The authors of this multicentre, randomised trial of transfusion triggers in 998 anaemic patients with septic shock report no difference in outcomes at 90 days whether the trigger is restrictive (7 g/dL) or liberal (9 g/dL). Patients treated with the lower transfusion threshold received a median of 1 unit of red blood cells (RBCs) compared with 4 units of RBCs in the higher transfusion threshold group. Thus, there appears to be no benefit of RBC transfusion to maintain a higher haemoglobin level (10 g/dL) in anaemic, septic ICU patients.
In an accompanying editorial, Paul Hébert and Jeff Carson propose that, in line with TRISS, the TRICC trial and two early goal-directed therapy trials, 7 g/dL be considered the new ‘normal’ transfusion threshold, with the possible exception of patients with an acute coronary syndrome in whom a similar trial is underway. The other recommendation, which has been ours for the past 20 years, is to transfuse one unit at a time, guided by patient evolution/symptoms, as necessary.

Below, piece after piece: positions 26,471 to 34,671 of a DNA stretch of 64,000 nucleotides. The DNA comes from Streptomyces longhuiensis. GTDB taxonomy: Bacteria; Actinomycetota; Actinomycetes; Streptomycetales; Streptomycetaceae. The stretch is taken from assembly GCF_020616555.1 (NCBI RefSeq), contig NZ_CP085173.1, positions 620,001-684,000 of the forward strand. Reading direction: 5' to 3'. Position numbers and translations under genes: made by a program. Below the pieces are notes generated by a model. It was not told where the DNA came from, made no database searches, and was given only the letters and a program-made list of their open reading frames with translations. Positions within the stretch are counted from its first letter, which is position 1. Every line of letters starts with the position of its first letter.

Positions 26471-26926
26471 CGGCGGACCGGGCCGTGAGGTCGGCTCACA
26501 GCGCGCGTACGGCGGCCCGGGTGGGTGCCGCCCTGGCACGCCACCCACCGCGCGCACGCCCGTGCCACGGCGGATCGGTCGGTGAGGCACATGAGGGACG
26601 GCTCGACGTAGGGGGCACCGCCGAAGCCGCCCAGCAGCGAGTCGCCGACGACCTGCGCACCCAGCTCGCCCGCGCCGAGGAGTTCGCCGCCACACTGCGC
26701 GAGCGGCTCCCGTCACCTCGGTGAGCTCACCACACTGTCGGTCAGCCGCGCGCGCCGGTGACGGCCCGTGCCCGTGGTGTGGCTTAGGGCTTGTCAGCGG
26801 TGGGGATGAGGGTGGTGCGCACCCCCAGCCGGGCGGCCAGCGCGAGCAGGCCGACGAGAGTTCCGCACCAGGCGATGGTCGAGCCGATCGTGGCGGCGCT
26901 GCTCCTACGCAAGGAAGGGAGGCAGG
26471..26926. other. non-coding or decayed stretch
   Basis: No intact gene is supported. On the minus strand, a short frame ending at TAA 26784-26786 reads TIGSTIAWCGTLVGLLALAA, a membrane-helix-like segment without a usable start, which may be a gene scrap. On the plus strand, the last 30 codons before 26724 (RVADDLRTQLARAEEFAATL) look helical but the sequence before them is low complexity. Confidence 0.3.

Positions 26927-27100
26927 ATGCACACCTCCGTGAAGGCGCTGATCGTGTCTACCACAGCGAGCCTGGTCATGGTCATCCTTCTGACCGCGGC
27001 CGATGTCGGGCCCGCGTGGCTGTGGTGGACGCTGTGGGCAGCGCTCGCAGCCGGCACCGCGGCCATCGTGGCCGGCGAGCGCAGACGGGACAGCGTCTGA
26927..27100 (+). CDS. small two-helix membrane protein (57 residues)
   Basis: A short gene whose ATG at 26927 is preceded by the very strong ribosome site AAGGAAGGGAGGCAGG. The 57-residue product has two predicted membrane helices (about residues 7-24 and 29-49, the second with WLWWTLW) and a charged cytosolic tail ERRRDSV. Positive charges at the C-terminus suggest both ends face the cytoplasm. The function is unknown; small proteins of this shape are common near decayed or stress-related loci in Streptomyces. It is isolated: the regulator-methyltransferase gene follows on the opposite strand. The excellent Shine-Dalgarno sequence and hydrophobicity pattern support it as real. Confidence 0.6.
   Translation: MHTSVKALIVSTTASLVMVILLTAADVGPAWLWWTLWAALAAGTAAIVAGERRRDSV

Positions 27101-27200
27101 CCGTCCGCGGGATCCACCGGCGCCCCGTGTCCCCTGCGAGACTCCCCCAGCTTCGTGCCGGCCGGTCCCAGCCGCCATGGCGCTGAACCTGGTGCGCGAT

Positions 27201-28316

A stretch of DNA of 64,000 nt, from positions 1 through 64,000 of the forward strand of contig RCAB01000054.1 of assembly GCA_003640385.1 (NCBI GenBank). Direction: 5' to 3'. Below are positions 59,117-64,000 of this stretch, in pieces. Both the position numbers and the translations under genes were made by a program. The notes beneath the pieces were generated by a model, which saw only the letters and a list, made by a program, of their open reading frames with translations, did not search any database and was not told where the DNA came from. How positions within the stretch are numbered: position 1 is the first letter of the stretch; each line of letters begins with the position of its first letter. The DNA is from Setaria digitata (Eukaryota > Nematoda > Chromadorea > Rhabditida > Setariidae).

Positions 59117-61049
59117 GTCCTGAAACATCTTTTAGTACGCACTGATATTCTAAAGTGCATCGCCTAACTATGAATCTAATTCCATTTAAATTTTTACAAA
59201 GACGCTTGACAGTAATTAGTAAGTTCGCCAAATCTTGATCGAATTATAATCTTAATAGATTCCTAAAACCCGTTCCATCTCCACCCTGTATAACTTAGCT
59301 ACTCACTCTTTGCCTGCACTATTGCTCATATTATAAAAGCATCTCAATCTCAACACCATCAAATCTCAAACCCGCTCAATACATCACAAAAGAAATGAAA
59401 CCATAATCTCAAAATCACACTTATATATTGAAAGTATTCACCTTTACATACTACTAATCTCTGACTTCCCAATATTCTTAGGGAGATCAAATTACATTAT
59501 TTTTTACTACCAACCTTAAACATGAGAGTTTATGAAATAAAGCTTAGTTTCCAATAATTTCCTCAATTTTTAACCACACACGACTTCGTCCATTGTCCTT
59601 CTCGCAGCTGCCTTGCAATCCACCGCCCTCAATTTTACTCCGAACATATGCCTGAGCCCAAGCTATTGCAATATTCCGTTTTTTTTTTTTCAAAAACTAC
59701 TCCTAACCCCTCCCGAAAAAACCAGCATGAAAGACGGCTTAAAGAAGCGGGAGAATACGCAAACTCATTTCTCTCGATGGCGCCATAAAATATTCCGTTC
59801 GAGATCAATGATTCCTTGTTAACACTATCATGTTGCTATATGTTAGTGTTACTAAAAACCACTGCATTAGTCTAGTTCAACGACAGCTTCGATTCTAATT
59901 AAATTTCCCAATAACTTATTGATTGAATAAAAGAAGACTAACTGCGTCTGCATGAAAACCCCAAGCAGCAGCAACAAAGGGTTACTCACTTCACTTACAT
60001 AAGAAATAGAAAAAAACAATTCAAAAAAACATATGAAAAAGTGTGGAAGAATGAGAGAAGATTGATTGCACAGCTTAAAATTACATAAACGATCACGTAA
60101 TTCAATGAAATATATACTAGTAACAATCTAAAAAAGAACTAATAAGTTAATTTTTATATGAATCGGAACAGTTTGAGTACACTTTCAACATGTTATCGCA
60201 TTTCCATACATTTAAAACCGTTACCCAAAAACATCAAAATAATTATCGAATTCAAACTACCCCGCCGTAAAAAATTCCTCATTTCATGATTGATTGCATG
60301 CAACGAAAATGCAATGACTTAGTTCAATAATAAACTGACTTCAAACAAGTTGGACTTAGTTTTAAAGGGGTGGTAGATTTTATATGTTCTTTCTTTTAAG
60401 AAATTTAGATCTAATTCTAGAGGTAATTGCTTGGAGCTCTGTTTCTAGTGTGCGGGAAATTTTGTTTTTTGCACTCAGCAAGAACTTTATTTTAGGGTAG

While the practice is not universal, we were happy to note that a restrictive transfusion trigger and a one-unit transfusion policy are in place for elderly orthopaedic surgical patients at our institution (Vuille-Lessard E et al. Transfusion 2012;52:261-70). Thus, it appears that transfusion practice is changing, based on high-quality evidence. Unfortunately, old habits (10/30) die hard…
– Jean-François Hardy
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